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South African Journal of Surgery

On-line version ISSN 2078-5151
Print version ISSN 0038-2361

S. Afr. j. surg. vol.59 n.2 Cape Town Jun. 2021 



The spectrum of orofacial clefts and treatment logistics at Universitas Academic Hospital, Bloemfontein, South Africa



N BlakeI; H EdelingII; D BekkerII; PJ KotzéII; R du PlessisII; JJF SteynII; G JoubertIII; JF JoosteI, II

IDepartment of Plastic and Reconstructive Surgery, Universitas Hospital, University of the Free State, South Africa
IISchool of Clinical Medicine, Faculty of Health Sciences, University of the Free State, South Africa
IIIDepartment of Biostatistics, School of Biomedical Sciences, University of the Free State, South Africa





BACKGROUND: Cleft lips and/or palates should be identified early and be operated on at specific ages according to international recommendations. In African countries, however, cleft lip and palate surgeries are often delayed
METHODS: A retrospective, descriptive study was done to determine the distribution, specific time delays, demographics and loss to follow-up of patients with cleft lip and/or palates treated at Universitas Academic Hospital over a 10-year period. Data was obtained from outpatient files from the Plastic and Reconstructive Surgery Department at Universitas Academic Hospital. Two hundred and three of 318 records (63.8%) had the defined variables documented
RESULTS: The median time from first presentation to specialist consultation was 1.9 months. The median ages for first presentation was 2.2 months and for specialist consultation 5.2 months. Patients mainly had isolated cleft palates (42.4%), followed by both cleft lip and palate (31%) and isolated cleft lips (24.6%). A quarter of patients (25.6%) were lost to follow-up. More than a third (36.5%) of patients were referred from the local Motheo district and 12.8% were referred from Lesotho
CONCLUSION: In our setting, patients with cleft lip and/or palate are generally diagnosed and referred late. These patients also have delayed access to specialist consultation. Often patients are only evaluated by specialists at ages whereby they should have already undergone their first surgeries. Too many patients are lost to follow-up

Keywords: orofacial cleft, delay, presentation, consultation, surgery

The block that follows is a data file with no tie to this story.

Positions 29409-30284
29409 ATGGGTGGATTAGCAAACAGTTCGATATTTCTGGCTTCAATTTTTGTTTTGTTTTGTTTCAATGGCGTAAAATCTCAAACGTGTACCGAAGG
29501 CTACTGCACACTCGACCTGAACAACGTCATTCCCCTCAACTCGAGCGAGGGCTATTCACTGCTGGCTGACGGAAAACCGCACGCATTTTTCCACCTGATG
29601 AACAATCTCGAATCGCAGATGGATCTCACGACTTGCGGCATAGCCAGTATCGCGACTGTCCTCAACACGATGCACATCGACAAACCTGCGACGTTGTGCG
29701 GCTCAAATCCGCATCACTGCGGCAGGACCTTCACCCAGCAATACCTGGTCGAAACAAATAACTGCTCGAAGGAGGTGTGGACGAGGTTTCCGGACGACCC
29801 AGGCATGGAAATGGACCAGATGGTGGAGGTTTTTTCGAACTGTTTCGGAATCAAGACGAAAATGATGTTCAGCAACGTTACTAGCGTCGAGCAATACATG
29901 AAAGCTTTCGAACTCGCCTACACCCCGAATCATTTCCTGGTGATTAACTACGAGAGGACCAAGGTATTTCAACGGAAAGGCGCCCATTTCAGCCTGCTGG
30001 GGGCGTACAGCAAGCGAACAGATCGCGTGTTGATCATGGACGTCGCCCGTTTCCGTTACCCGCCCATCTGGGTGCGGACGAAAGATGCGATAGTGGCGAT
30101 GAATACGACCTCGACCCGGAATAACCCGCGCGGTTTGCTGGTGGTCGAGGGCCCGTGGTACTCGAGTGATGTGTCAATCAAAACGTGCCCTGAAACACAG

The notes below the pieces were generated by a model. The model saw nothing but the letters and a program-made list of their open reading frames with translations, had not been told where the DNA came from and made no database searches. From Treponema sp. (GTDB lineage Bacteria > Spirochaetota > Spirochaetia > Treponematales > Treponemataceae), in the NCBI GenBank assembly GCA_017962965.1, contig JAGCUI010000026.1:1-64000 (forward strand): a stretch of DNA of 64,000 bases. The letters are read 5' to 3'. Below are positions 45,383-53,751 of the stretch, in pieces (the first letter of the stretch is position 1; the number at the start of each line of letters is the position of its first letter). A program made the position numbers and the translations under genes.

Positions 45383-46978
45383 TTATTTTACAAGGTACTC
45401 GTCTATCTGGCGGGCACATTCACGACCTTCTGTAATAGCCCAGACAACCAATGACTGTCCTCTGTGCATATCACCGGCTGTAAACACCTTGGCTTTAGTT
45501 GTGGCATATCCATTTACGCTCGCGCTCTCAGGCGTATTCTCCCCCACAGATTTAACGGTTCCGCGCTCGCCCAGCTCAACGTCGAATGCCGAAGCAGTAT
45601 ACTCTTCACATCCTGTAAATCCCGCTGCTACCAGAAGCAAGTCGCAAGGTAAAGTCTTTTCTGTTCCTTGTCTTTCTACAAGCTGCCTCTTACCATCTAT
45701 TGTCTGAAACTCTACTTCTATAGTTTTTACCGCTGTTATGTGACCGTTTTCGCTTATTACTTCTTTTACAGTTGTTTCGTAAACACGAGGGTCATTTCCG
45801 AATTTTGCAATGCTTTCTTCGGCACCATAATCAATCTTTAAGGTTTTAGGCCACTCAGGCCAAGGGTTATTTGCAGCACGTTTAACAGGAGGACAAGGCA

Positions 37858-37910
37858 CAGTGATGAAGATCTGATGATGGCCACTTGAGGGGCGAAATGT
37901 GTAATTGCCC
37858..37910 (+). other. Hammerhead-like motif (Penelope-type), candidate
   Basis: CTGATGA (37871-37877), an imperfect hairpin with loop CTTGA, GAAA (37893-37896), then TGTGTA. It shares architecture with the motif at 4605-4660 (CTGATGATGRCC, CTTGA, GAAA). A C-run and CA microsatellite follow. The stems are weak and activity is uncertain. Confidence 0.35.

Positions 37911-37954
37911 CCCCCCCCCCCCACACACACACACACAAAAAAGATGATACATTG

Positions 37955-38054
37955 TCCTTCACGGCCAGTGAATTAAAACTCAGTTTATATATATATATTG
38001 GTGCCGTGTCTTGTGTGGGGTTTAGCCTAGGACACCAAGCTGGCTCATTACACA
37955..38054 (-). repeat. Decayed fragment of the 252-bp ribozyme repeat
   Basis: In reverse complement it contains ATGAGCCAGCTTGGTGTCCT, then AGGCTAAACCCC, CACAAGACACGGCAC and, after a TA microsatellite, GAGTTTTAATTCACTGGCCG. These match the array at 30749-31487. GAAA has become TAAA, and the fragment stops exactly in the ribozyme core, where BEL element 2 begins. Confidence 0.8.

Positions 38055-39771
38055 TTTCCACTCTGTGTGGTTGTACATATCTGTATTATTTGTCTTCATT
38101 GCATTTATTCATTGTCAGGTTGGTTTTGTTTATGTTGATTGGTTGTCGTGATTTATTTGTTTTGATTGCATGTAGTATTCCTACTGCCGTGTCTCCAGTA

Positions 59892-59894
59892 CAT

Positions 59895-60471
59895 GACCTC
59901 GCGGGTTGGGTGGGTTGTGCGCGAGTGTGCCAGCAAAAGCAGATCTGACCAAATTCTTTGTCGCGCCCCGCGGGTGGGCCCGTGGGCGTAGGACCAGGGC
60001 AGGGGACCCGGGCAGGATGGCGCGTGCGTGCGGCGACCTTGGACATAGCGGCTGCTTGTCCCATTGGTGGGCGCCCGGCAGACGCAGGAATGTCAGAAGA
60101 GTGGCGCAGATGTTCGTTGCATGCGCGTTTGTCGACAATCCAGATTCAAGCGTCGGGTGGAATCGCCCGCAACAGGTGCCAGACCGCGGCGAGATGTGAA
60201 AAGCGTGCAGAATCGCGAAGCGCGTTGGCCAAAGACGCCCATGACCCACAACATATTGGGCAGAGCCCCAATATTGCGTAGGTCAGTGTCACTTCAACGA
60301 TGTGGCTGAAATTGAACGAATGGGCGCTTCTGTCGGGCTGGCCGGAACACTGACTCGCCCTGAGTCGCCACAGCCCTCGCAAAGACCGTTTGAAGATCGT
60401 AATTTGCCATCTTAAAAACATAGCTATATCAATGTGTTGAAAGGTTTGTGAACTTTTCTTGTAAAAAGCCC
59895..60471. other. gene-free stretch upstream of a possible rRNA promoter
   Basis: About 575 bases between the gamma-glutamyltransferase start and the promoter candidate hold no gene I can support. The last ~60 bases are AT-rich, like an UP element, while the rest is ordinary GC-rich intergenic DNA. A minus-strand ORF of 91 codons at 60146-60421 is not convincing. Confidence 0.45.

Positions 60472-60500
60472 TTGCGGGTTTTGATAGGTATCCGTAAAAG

Orofacial clefts can be described as incomplete development of anatomical structures that are meant to separate the nasal and the cavities. These structures include the lip, alveolus, and both the hard and soft palates. Orofacial clefts are common congenital abnormalities of the head and neck with an overall prevalence of up to 1 in 700 live births worldwide.1,2 Orofacial clefts include isolated cleft lip (CL), isolated cleft palate (CP) as well as cleft lip and palate (CLP). CLs may present unilaterally but also bilaterally.3

In African countries, cleft patients often have delayed presentation, and untreated cleft lips and/or palates are found with increasing incidence.4,5 This leads to numerous problems, including feeding, hearing, dental and speech impairment.3,6 All of these complications can have a major impact on the life and development of the child affected.7 Factors that contribute to the late diagnosis of the CP include lack of medical aid and funds, transportation, availability of a tertiary institution as well as a lack of basic health care in these countries.8,9 In Ghana, the most common reason for the delay in cleft repair was lack of finance (47.5%). Other reasons included a lack of realisation of treatment availability, superstition, fear of death from surgery and long distance to health facilities.7 Olasoji et al. found that mothers in Nigeria commonly believe cleft deformities are due to supernatural forces and seek help from traditional healers, further delaying their presentation to specialised care.10 In Madagascar, a study found that shame in the community was the main contributing factor in the delay of cleft care.11 Cultural beliefs and perceptions regarding CLP deformities prevent optimal treatment in African countries.

It is imperative that the treatment of patients with CLs and/or CPs should be multidisciplinary.3 This includes various role-players such as plastic surgeons, dentists, orthodontists, otolaryngologists, paediatricians, geneticists, speech therapists, dieticians, psychologists and nurse practitioners.12,13 The optimal timing of CL and CP repairs remains disputed, but most craniofacial centres recommend CL repair at between three to four months of age. A commonly used rule for the timing of CL repair is at least 10 weeks or 10 pounds (approximately 4.5 kg). CP repair is done when the child is older, typically 6 to 12 months of age, although we prefer to do this repair after 9 months of age.13,14 A delay in the management of these abnormalities leads to difficulty suckling and feeding, speech disabilities, abnormal dental and midface development and hearing impairments due to secondary middle ear infections.3,12,13 CP surgeries are prioritised highest at our centre as this deformity has the most devastating repercussions if left untreated. Additional surgeries may need to be performed later in life, such as alveolar bone grafts, orthodontics and rhinoplasty.3,12-14